Item description for Tolkien: A Celebration : Collected Writings on a Literary Legacy by Joseph Pearce...
Anticipating the great amount of interest in Tolkiens writings due in part to the major theatrical movie release in late Fall on his classic The Lord of the Rings, this highly readable collection of writings celebrates J.R.R.Tolkiens great literary legacy and the spiritual values that undergird his imaginary Middle-earth. Tolkien: A Celebration includes personal recollections by George Sayer and Walter Hooper, and many fascinating pieces by authors such as James Schall, S.J., Stratford Caldecott and Stephen Lawhead, exploring the threads of inspiration and purpose in his major works. These dip into subjects such as The Sense of Time in Lord of the Rings, Tolkien: Master of Middle-earth, and Tolkien, Lewis and Christian Myth.
Fourteen writers contributed to this insightful work on Tolkien, and it will be much-treasured by those who regard him as a literary hero.
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Studio: Ignatius Press
Est. Packaging Dimensions: Length: 7.73" Width: 5.16" Height: 0.65" Weight: 0.6 lbs.
Release Date Nov 1, 2001
Publisher Ignatius Press
ISBN 0898708664 ISBN13 9780898708660 UPC 008987086642
Availability 0 units.
More About Joseph Pearce
Joseph Pearce is a biographer and literary researcher who resides in Norfolk, England. He is the author of several books, including Tolkien: Man and Myth, Wisdom and Innocence: A Life of G. K. Chesterton, and Literary Converts.
Reviews - What do customers think about Tolkien: A Celebration : Collected Writings on a Literary Legacy?
Some good essays Jan 18, 2003
Some of these esays are really interesting, infact most of them are good. There are some really boring as well. This is light reading about Tolkein from a mostly Catholic perspective. If you want heavy duty scholarship, this isn't the book, but if you want something to read with the morning coffee I really recommend it.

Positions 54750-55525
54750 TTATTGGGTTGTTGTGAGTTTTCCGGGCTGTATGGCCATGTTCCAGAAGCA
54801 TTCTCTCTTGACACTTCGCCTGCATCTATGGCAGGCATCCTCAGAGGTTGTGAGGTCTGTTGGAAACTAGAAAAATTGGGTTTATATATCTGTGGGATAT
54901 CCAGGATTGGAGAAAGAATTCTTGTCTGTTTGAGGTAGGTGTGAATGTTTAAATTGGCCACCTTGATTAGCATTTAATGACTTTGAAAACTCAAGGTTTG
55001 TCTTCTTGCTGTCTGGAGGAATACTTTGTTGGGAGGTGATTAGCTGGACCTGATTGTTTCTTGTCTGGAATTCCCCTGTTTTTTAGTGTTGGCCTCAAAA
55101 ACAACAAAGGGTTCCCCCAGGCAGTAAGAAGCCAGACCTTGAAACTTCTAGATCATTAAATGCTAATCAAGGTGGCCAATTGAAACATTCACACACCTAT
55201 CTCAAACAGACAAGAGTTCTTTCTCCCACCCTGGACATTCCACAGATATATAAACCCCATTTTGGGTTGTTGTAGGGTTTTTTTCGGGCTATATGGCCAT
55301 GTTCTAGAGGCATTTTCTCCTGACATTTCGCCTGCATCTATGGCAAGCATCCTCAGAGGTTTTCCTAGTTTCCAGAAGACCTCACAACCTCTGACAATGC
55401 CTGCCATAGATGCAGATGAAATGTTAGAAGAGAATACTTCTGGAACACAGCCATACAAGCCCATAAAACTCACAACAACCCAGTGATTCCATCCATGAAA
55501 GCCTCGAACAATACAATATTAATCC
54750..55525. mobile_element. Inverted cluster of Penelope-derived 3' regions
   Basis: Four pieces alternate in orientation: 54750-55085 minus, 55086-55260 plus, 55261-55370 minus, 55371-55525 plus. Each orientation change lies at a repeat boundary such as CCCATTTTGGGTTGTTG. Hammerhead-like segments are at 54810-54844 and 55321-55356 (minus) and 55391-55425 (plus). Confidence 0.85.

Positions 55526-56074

Nothing new to say.... Sep 3, 2001
Tolkien scholarship, on the whole, tends to be quite weak. There's a lot of reasons for that, but this isn't really the place to go into them. However, I will say that this collection of essays is no exception to the rule. "Tolkien: A Celebration" consists of 15 essays by different authors, edited by Joseph Pearce (author of another mediocre book on Tolkien). For the most part, the essays are non-scholarly-- they are more like short, off-the-cuff, reflections than serious scholarly analysis.
Most of the essays deal in some way with the "religious" aspects of Tolkien's fiction-- and most of those approach it from a specifically Roman Catholic persepctive. This is a legitimate subject to write about, of course, but it's been done to death before (and better!) by Carpenter, by Kocher, by Kilby, by Flieger, and by a host of other critics. These essays really don't add anything new to the body of Tolkien scholarship-- no new ideas, no new interpretations, no new evidence.
The same is true for most of the non-religious-themed essays as well. Patrick Curry's "Modernity in Middle-Earth", for example, is basically a six-page summary of his own book on the subject, while Elwin Fairburn's "A Mythology for England" is essentially a recap of points that have been made again and again and again by previous scholars (especially Carpenter, and even more Jane Chance who wrote a whole book called "Tolkien's Art: A Mythology for England").
In truth, the only two items of genuine interest here are the "personal reminscences" by George Sayer and Walter Hooper, who talk abou their experiences meeting Tolkien, working with him, etc., They're not rigorous scholarship, nor do they present a radically different picture of the man than Grotta-Kurska's and Carpenter's biographies draw, but they do offer up a few worthy anecdotes. Still, they're hardly essential reading for either the Tolkien scholar or fan.
This isn't, by far, the wost book on Tolkien ever published, but it's not one of the better ones-- and it really doesn't have anything new to add to the critical legacy of Tolkien scholarship.
Wonderfully Insightful Jan 5, 2001
A wonderfully insightful look at the themes, values and processes behind Tolkien's created world.
And the white tree flowered in the garden of Gondor. . .This May 18, 2000
This book presents an excellent interpretation of the works of J.R.R. Tolkein. It adds an interesting prespective on his stories, as well as his life. This is a must have for any true Tolien fan! Peace.